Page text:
Airplanes contribute to global warming because their contrails turn into cirrus clouds, which trap heat rising from the Earth. Now there's a solution: if planes fly 6,000 feet lower, it will reduce contrails by 47%. While we search for solutions to modern problems, scientists have discovered that humans began warming the climate 10,000 years ago, when they became farmers.
Paul Rincon writes in bbcnews.com that researchers tried different scenarios on a computer model of modern air traffic, in which planes flew 2,000, 4,000 and 6,000 feet below current levels, and found that flying 6,000 feet lower reduces contrails by almost half.
We haven't been flying in airplanes for very long, but humans have been warming the climate for a long time?almost 10,000 years, according to researcher William Ruddiman, who says that agriculture has pushed up the temperature by putting greenhouse gases into the atmosphere.
If the Earth had followed its natural cycle, it would have gotten steadily colder over the last 10,000 years, but agriculture balanced this out, keeping the temperature steady. In bbcnews.com, Richard Black quotes him as saying, "What should have happened with the natural climate is it should have cooled substantially. And instead, humans just started adding greenhouse gases at a rate which cancelled most, but not all, of that natural cooling; and so it's a combination of a natural cooling mostly cancelled by a human warming."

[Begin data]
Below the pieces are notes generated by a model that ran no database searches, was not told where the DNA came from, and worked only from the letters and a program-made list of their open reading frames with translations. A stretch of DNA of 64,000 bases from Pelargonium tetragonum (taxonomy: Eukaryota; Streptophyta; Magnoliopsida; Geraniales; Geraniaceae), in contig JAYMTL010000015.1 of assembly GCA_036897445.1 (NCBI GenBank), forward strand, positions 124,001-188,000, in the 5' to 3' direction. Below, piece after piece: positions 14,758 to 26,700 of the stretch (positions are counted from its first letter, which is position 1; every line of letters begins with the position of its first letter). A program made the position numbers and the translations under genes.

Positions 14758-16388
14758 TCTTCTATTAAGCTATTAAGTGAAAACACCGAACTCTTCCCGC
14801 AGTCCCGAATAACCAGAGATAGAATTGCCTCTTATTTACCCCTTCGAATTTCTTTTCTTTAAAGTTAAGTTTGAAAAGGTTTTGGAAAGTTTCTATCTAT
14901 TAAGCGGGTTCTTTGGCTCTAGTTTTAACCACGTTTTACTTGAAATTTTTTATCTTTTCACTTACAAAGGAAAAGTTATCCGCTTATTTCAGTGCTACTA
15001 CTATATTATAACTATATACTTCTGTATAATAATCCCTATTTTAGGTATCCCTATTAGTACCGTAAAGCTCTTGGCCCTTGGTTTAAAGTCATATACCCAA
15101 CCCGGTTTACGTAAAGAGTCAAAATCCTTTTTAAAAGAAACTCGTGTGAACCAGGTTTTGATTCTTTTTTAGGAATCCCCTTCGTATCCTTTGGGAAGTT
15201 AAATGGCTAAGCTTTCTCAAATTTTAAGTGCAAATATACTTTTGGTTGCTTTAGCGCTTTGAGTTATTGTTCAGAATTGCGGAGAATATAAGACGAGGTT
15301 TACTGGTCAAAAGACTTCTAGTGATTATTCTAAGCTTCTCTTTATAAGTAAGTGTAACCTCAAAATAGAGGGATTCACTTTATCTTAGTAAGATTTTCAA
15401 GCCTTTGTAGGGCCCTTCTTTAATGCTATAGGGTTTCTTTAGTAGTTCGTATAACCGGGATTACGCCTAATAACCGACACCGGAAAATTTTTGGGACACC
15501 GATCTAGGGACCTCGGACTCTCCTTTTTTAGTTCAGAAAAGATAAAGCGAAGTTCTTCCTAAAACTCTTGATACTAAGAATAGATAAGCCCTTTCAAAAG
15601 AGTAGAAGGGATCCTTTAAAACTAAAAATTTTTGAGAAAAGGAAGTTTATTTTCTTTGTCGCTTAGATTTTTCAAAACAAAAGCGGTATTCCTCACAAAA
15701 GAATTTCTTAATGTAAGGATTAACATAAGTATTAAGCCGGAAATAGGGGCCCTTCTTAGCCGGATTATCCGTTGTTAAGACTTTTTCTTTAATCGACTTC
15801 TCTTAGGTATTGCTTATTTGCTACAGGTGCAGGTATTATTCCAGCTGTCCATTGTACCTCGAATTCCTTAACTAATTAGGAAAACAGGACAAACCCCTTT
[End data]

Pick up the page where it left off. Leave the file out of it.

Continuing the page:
Agriculture increases greenhouse gas emissions several ways. First, trees are cut down that would otherwise absorb carbon dioxide. When wet farming is done?such as with growing rice?methane gases are released. Cattle also release large amounts of methane into the atmosphere. However, global warming was speeded up considerably when man discovered fossil fuels.
Agriculture-based global warming may have led to some of the early great civilizations, like that of Mesopotamia. Farmers in that area depended on rain for 1,000 years, until a drought hit 8,200 years ago, which may have been set off by agriculture-based global warming. Farmers then all moved to the same area, by the Tigris and Euphrates rivers, so they could use the water for irrigation. So many people coming together in the same spot eventually led to the building of cities and to the development of art, culture and science.
Harvey Weiss of Yale University finds it ironic that climate change led to the creation of modern society, while modern society is now changing the climate in ways which threaten its existence.
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